August 19, 2020 | 7:35 p.m. PDT
More evacuations have been ordered for the Hennessey and LNU Complex in northern California, this time in Napa County, including the St Helena Hospital and the communities of Angwin and Deer Park.
August 19, 2020 | 6:36 p.m. PDT
The Hennessey Fire has crossed Interstate 80 near Vacaville, California, prompting more evacuations. At about 5:15 p.m. @CAFireScanner reported that ground units said they had about 80 acres south of the Interstate and they would not be able to catch it without support from aviation.
August 19, 2020 | 12:58 p.m. PDT
Official evacuation information for the LNU Complex of fires north of Vacaville is provided by @CALFIRELNU. Follow them on Twitter.
The map above of the fires in the LNU Complex in northern California is from a fixed wing mapping flight at 11:45 p.m. MDT August 18. After the flight the fires spread substantially to the south and southeast. The red arrows were added by Wildfire Today indicating the direction of additional spread after the flight. This is considered accurate data, much better than information collected by an orbiting satellite passing by hundreds of miles above the Earth. The limitation is that it is just a snapshot of one moment in time while the fires are spreading very rapidly, in some cases, into populated areas. This data is usually only available once a day in the middle of the night.
The mapping flight determined that at 11:45 p.m. Tuesday the size of the multiple fires in the Complex combined (Gamble, 15-10, Hennessey, and others) was 51,223 acres.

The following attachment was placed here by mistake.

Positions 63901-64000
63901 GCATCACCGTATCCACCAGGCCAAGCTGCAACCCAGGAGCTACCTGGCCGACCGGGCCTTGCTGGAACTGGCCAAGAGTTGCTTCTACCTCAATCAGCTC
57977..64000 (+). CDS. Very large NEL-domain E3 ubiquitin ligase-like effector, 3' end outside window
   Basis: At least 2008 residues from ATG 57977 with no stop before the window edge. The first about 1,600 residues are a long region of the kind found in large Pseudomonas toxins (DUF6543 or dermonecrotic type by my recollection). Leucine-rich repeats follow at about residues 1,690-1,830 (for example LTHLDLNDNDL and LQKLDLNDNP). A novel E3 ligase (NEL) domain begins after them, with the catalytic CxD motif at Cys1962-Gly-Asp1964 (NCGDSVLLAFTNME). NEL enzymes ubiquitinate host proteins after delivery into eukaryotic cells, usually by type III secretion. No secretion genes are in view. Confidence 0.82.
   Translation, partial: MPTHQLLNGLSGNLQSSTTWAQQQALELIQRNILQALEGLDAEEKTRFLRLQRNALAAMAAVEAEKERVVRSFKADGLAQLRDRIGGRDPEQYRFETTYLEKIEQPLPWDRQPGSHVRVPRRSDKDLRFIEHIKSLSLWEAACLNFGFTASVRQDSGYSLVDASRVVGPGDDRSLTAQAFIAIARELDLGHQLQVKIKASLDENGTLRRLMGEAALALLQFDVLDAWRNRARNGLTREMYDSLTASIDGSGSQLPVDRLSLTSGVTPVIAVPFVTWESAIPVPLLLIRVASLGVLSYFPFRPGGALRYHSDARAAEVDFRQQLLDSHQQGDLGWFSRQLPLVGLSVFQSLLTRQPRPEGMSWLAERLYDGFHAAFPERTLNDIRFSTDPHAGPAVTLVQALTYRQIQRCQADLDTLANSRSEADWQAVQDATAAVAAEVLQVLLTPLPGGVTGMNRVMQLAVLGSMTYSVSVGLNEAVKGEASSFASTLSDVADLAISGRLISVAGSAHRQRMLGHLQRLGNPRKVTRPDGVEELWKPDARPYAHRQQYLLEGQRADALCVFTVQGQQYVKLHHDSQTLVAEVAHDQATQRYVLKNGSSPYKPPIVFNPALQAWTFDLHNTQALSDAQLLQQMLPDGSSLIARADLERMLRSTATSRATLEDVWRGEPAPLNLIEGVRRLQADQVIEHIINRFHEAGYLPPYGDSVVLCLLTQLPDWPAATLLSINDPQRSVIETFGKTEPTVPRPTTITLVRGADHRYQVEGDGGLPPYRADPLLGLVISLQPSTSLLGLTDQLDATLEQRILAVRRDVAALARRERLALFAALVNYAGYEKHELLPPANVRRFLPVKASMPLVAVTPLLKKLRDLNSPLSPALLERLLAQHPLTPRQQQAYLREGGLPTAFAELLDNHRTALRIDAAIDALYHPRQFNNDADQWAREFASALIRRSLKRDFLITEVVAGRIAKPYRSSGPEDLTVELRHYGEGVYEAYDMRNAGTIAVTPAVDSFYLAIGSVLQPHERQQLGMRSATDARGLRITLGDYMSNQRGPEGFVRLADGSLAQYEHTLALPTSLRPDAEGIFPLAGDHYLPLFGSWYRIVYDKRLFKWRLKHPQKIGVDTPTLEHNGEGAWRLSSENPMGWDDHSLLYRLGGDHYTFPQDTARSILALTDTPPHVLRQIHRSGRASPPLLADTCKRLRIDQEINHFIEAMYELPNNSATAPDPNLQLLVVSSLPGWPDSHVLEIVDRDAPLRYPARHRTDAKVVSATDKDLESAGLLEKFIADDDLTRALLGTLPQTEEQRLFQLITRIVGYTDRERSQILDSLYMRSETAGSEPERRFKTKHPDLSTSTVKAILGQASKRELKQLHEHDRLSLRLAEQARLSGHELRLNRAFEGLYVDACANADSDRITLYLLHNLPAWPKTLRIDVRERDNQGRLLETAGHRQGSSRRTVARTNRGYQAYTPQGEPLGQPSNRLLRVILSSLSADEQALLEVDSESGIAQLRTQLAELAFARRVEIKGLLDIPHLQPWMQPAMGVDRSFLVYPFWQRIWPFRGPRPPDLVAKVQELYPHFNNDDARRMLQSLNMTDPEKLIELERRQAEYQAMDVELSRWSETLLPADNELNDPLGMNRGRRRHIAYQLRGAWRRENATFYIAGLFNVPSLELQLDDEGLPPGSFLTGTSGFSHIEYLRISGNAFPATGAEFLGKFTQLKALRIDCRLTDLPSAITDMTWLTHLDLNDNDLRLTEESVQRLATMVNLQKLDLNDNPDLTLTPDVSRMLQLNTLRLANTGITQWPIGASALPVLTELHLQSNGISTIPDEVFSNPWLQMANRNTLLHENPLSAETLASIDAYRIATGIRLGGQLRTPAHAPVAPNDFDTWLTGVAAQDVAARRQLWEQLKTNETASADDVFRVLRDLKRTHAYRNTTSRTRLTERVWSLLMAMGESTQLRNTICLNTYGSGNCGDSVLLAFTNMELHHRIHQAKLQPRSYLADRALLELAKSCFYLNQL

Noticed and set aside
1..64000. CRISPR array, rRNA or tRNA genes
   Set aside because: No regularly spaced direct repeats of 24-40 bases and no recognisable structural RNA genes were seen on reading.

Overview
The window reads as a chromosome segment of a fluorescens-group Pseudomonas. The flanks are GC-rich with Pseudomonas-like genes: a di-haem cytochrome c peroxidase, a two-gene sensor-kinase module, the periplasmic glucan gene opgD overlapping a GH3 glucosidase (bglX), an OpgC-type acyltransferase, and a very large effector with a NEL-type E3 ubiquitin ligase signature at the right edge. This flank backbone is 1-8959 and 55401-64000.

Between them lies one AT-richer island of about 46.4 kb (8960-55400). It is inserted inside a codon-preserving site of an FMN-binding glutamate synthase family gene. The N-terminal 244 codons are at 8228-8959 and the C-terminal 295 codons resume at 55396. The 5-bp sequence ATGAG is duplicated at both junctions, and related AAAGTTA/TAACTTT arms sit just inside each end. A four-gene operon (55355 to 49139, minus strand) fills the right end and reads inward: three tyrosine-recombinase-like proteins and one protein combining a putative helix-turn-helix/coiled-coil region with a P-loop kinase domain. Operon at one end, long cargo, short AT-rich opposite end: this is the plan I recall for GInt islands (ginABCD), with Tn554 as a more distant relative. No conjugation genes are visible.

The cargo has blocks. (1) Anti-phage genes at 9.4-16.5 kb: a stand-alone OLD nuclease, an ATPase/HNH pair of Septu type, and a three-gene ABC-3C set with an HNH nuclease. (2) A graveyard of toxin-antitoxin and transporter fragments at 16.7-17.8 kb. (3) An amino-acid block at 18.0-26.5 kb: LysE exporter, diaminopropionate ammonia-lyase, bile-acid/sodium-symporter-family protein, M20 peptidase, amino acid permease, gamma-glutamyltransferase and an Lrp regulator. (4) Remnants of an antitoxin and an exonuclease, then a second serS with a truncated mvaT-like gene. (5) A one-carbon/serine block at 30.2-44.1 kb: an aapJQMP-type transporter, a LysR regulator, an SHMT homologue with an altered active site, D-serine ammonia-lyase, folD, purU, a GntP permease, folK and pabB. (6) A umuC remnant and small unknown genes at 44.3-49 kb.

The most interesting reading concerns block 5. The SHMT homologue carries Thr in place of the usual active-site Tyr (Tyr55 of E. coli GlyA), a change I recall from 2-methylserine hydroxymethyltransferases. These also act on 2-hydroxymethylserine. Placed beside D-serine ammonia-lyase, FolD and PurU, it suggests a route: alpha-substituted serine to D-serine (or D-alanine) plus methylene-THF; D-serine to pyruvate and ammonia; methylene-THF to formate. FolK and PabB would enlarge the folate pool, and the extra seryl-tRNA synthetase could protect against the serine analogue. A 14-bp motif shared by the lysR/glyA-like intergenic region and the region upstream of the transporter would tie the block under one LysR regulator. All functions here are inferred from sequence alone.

Firefighters and other emergency services personnel, including law enforcement, need continuous real-time, 24/7 situational awareness of the location of dangerous wildfires. Current, accurate, real-time fire location data can aid firefighters and law enforcement who are planning and administering evacuations. It can be a life and death issue.
The technology exists for real-time fire location information. The federal agencies are dragging their feet in getting it implemented.
August 19, 2020 | 7:05 a.m. PDT
The Hennessey Fire north and northeast of Napa, California made a strong push to the southeast late in the day on Tuesday and well into the early morning hours on Wednesday and spread toward Vacaville.
On Twitter, @CAFireScanner, a person who regularly and closely monitors radio traffic on wildland fires, said at 5:33 a.m. Wednesday the fire was near Gibson Road north of Vacaville and was approaching Interstate 80 and Cherry Glen Road southwest of Vacaville.
When I saw the red dots on the map above which represent heat detected by a satellite at 2:30 a.m. MDT Wednesday, it was hard to believe that the fire spread that quickly and for that distance, and that it accurately reflected where the fire was. When a fire is burning very intensely and creating a large convection column of smoke, heat sensors on aircraft and satellites used for mapping fires can mistake heat in smoke for heat on the ground. The map may exaggerate the extent of the fire, but radio traffic indicates the Hennessey Fire spread about 15 miles to the southeast in the last 24 hours. But, the map above is not official, and should not be used for planning or evacuation.
Here is a link to a map produced by the Incident Management Team based on a mapping flight at 11:45 p.m. PDT August 18, 2020. It is for all of the fires in the LNU Lightning Complex including the Hennessey, Gamble, and 15-10 fires.
I estimate, conservatively, that the Hennessey Fire has burned at least 40,000 acres. That is a very unofficial estimate, and separate from the other two fires in the Complex.